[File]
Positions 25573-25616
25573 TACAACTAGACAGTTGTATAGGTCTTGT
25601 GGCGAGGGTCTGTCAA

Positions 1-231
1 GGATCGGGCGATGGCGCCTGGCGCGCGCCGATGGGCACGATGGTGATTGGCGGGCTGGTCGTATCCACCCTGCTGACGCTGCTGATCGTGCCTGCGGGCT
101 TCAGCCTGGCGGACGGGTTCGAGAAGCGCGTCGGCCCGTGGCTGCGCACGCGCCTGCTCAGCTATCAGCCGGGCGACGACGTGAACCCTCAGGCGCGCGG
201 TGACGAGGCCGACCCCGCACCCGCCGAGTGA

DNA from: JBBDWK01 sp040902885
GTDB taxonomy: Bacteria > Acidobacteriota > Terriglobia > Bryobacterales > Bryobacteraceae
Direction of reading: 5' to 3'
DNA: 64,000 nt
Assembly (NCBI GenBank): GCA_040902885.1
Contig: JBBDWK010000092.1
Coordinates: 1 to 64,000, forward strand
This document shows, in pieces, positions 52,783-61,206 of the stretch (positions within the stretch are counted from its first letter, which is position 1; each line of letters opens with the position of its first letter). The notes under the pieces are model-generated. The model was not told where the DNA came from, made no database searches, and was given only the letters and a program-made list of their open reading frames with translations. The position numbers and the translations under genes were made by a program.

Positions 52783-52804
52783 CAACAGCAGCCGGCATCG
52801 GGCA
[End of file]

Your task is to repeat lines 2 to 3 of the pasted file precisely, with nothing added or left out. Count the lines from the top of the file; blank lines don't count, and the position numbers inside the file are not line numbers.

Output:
25573 TACAACTAGACAGTTGTATAGGTCTTGT
25601 GGCGAGGGTCTGTCAA